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vSphere FT protects the VM all the time, and when there is an underlying host problem, the "shadow" VM (the secondary VM created when you activate FT) replaces the failed primary VM instantly without the users noticing.
However, you can't simply activate FT for every data center VM because there are some constraints, some rules to respect, and finally, some licensing limitations.
How does FT work, and what's the history? ^
Over the years, vSphere FT has evolved. It works by continuously replicating an entire running VM from one physical server to another. The protected VM is the primary VM. Activating FT creates a duplicate VM called a secondary VM, which runs on another host.
FT continuously replicates the primary VM to the secondary VM so the secondary VM can take over at any point, thereby providing fault-tolerant protection. In case of a hardware problem on the host that runs the primary VM, it will start a new secondary VM and reestablish FT redundancy automatically.
Note: This also works the other way around. In case there is a hardware problem on a machine that hosts a secondary VM, the primary VM detects it and re-creates a new secondary VM on another host within the vSphere cluster.
Use cases for FT ^
- An application that needs to be bulletproof: Its workload cannot have five minutes of downtime. It's a business-critical enterprise application. Every minute counts.
- A custom application that cannot do clustering any other way.
- Temporary protection: You might have a monthly report running one day per month every month, and you want to be absolutely sure your VM won't be down because of a hardware problem. You activate FT for a day for that particular VM.
- Clustering is too complicated to maintain and configure: There might be cases where your application can be clustered, but it's really problematic and difficult to install and maintain.
Requirements, limits, and licensing ^
- The physical CPUs need to support vMotion and hardware memory management unit (MMU) virtualization (Intel EPT or AMD RVI). They have to be Intel Sandy Bridge or later, and for AMD, they have to be AMD Bulldozer or later.
- You'll need 10 Gb networking for FT logging; check whether the network is a low-latency one. VMware recommends dedicated networking.
- The number of VMs protected by FT per cluster: by default, this is four (but configurable with the host advanced configuration parameter: maxftvmsperhost).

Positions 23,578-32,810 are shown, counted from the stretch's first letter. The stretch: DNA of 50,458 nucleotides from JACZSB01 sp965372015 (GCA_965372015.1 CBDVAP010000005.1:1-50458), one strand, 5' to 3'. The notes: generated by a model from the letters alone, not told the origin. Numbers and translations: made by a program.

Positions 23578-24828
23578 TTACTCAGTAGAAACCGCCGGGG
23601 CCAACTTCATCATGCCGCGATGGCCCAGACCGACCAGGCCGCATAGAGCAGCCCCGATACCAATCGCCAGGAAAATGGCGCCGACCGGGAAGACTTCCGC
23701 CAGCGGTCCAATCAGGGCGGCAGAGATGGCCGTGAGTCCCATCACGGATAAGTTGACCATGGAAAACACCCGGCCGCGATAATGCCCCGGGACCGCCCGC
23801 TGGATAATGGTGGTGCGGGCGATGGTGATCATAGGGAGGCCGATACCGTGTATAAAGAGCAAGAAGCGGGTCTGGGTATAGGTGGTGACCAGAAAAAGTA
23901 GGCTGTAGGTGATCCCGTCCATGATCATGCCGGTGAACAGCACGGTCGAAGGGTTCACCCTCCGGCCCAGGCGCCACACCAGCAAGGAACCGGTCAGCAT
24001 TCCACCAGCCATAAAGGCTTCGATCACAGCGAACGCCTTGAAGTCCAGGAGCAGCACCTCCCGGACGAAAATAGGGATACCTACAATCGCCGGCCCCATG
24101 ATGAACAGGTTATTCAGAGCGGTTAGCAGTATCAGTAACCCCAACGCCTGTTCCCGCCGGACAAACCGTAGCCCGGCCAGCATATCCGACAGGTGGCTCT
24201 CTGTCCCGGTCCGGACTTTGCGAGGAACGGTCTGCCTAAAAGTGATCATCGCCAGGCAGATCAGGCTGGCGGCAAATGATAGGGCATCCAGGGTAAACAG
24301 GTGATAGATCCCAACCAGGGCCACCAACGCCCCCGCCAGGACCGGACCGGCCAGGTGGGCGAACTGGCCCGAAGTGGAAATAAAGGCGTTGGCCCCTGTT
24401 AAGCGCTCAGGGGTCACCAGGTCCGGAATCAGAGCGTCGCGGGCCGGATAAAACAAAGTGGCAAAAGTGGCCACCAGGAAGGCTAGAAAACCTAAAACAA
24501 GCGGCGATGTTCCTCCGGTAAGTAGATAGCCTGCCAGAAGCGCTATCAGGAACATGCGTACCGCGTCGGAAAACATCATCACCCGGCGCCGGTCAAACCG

- The number of virtual CPUs (vCPUs) configured within VMs protected by FT: by default, this is eight (but configurable with the host advanced configuration parameter: maxftvcpusperhost).
The number of vCPUs supported by a single fault-tolerant VM is limited by the level of licensing you have purchased for vSphere.
FT support is as follows:
- vSphere Standard and Enterprise allow up to two vCPUs
- vSphere Enterprise Plus allows up to eight vCPUs
The VM needs to meet some requirements as well.
- There must be no unsupported devices attached to the VM.
- You must store the VM on shared storage, but not the VM disks (VMDKs).
- You can't have CD-ROMs, floppies, network interface controller (NIC) passthroughs, hotplug devices, serial or parallel ports, video cards with 3D-enabled features, or 2 TB+ VMDKs.
Best practices for VMware FT ^
You should follow some best practices when thinking of using FT within your virtual infrastructure.
- You should use approximately the same CPU frequencies on the hosts where the primary and secondary VMs will run. This is because the secondary VM might restart more frequently; configuring the host enforces low-frequency mode to save power. (Check the BIOS setup and configure your host not to use the economy energy mode for the CPU).
- You should configure your BIOS across all hosts to apply the same instruction set (enabled or disabled). You should also check your motherboard documentation on how to enable or disable instruction sets on your systems.
And you should also use:
- Processors from the same compatible processor group
- The same ESXi version
- Common access to data stores the VMs use
- The same VM network configuration
Where do you activate VMware Fault Tolerance? ^
First, on each host, create a new VMkernel network adapter and activate Fault Tolerance logging.
Start the vSphere Web Client and go to Host > Manage > Networking. Then go to VMkernel adapters > Add host networking; select the VMkernel network adapter and select an existing standard switch or a new vSwitch. On the Port properties, enable Fault Tolerance.
In addition, you must enable the vMotion VMkernel interface. Also, make sure the host has a license covering Fault Tolerance. Then, at the VM level, you can configure VMware FT.
It's fairly simple. Once you've met the requirements, simply right-click a VM and go to Fault Tolerance > Turn on Fault Tolerance.
Final words ^
VMware FT is the ultimate protection for your VMs and your workloads. It does not need any "in-guest" configuration, and you don't need to install any software inside the VM or do any special configuration inside of your VM(s).
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However, you must follow the host, VM, and cluster requirements to activate FT with success. Once it's active, you don't really have to pay particular attention as long as your cluster and your hosts within your cluster have identical or homogenous configurations.